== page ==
Today’s complex world calls for judgement and discretion

In his maiden Parliamentary speech in 2015, then Acting Education Minister (Higher Education and Skills) Ong Ye Kung spoke about having “Faster legs, stronger hearts and wiser minds”. As the world continues to become increasingly complex, it is imperative that Singaporeans exercise judgement and appreciate the nuances.

I have vivid memories of conversations in my family when I was a child when we were living in our little flat in Bukit Ho Swee. Getting demerit points for bad driving or a summons for late utilities payment were major family affairs involving family conferences. We will gather around and the adults would discuss whether to appeal to the authorities to waive the summons.

Inevitably some auntie of mine would say there was no point in appealing because the Government operate “law by law”. That is the most often cited argument. As a kid, I hardly knew any English, but even then I know that that made no grammatical sense. But gradually I realised it means that rules are transparent, consistently applied with no quarter given.

Similarly, throughout the government administrative system, decisions are often made by strict adherence to rules and criteria, or comparing scores and numbers. We allocate school places, and we are quite used to this, by PSLE T-scores and aggregate scores, and award tenders at the lowest price if we are buying – or highest price if we are selling.

At a time where our nation was nascent, certainty of rules and consistency in application were critical. It is an approach that leaves little or no room for personal favours, and hence no scope for corruption.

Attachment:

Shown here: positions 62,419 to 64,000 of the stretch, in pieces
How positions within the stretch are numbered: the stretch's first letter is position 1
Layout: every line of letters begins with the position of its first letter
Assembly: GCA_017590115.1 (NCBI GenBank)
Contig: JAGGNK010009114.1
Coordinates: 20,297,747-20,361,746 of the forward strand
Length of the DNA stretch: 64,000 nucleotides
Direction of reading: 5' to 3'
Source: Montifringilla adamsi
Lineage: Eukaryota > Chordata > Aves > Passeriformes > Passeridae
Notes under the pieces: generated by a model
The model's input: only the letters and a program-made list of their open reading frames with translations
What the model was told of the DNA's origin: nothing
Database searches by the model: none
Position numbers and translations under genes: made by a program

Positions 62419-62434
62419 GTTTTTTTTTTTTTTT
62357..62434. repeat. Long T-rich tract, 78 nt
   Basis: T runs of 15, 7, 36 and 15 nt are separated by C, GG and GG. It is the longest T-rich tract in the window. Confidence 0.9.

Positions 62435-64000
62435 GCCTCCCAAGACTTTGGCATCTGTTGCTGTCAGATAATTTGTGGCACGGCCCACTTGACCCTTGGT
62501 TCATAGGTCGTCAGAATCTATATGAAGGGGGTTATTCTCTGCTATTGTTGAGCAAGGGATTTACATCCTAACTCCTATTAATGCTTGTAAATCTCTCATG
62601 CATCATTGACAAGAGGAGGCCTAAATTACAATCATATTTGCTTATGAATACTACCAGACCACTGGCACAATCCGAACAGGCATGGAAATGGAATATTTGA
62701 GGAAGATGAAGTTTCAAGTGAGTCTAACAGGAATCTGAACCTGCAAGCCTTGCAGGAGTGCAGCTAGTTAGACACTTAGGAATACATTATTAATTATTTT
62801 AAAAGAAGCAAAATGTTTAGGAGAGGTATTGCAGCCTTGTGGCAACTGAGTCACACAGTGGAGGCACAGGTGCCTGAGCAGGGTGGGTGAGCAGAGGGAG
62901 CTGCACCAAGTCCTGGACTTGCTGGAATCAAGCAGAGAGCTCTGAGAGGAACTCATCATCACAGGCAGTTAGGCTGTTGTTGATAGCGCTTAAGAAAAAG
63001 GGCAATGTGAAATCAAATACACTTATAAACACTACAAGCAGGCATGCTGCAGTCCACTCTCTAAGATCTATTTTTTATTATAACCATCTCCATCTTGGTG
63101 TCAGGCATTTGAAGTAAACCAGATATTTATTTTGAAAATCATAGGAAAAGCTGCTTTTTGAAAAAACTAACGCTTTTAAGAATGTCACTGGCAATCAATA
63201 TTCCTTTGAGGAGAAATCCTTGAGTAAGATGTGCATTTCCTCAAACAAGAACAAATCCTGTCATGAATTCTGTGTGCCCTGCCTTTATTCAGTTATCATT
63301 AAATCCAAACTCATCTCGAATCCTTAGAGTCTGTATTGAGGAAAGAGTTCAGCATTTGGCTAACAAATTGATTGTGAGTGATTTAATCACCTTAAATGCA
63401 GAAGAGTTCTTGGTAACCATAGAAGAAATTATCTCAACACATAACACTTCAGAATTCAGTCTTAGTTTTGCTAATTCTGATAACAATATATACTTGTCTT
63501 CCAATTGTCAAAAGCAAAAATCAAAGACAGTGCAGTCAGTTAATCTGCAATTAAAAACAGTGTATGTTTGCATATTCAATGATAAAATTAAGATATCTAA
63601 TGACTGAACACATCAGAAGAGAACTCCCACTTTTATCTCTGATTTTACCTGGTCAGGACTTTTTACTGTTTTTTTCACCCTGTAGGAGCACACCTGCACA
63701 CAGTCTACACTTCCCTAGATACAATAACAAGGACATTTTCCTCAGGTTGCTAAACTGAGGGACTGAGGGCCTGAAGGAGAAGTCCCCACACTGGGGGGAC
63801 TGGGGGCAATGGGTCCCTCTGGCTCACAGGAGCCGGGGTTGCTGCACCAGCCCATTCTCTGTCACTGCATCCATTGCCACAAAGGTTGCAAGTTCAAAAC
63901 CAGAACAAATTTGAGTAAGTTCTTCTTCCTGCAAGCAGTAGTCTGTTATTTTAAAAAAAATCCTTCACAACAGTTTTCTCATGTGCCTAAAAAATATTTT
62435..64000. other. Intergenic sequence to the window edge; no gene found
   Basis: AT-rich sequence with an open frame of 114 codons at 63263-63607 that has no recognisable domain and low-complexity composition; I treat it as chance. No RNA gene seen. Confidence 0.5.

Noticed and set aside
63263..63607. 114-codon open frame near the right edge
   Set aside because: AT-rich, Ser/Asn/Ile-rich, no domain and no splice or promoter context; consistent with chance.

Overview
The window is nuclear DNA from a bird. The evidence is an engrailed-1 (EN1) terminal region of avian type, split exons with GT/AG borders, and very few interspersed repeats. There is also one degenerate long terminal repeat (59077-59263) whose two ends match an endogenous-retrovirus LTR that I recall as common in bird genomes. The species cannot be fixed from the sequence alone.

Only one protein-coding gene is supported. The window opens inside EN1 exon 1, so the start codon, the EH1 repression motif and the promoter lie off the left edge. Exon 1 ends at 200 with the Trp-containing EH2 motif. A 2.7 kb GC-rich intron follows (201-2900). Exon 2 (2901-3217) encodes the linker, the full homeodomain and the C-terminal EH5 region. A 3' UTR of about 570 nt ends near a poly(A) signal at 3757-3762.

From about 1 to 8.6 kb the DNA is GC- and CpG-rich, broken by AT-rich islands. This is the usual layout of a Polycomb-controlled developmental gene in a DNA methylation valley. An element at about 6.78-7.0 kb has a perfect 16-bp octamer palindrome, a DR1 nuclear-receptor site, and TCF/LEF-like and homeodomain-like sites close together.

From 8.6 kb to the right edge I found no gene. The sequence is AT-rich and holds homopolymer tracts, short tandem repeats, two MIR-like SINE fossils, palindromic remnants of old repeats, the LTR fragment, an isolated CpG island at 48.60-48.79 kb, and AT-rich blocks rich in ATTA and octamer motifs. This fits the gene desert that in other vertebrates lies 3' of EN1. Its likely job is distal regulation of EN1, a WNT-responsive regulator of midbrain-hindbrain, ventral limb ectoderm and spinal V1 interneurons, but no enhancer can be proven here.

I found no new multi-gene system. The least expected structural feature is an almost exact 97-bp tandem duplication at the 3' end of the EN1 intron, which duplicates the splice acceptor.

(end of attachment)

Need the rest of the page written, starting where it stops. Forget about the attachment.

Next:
We must continue to emphasise integrity and stand firm against corruption. But we must also exercise judgement and discretion. This is because the world is now too complex to be reduced to rules and numbers. Rules are made for Man, not Man for rules.

Abiding by rules is part of standard operating procedure, but so too, must be the exercise of judgement.

Singapore is successful today partly because at the crossroads of our nation’s history, our founding fathers and pioneer leaders made the right and important judgement calls. In time to come, robots and computers will take over many human functions. But one thing they can never take over is our ability as humans to exercise judgement.

There is also the risk that we excessively view ourselves in numerical terms – whether it is scores or rankings. This is our society and culture today. What we need is a clear focus on what truly matters – the worth of an individual, the standing of institutions, of people, of country, which can only be captured in part by numbers.

Indeed, we are already seeing greater exercise of judgement today. Social assistance schemes, for example, they are means-tested with criteria, but on the ground lots of qualitative assessment and judgment are taking place. Who is to say a person earning S$2,500 with two aged and sick parents to support is less deserving than someone living alone earning S$1,500?

Similarly, in many public tenders now, the consideration is no longer just price, but how compelling and attractive the entire proposals are. Such contests can only be decided by judgement.

Judgement is most needed when it concerns people. I have spoken of a need for a broader definition of merit. All the qualities, attributes, interests, achievements and moral grounding of a person cannot possibly be expressed in one metric.

One big caveat – judgement and discretion sounds good but can cause great discomfort, because when things are not ‘law by law’, when there is no comfort in numbers, there is always the fear that the system is not transparent and therefore unfair. But relying on one number to make decisions when life is so complex cannot be fair, cannot be just. A well-calibrated, greater exercise of judgement must permeate throughout our system.

Exercising human judgment does not mean we simply use our gut, or bend rules willy-nilly. Good judgement is exercised through training, years of experience, and assumption of accountability. This is far more difficult – but far superior – than simply sticking to rules and numbers. Our human resource system must recognise people who are able to exercise judgement, who know when it is time for man or woman to make rules.

This involves courage, heart, purity of intentions and a very human touch.

Cover photo credit: Ravi Kumar on Unsplash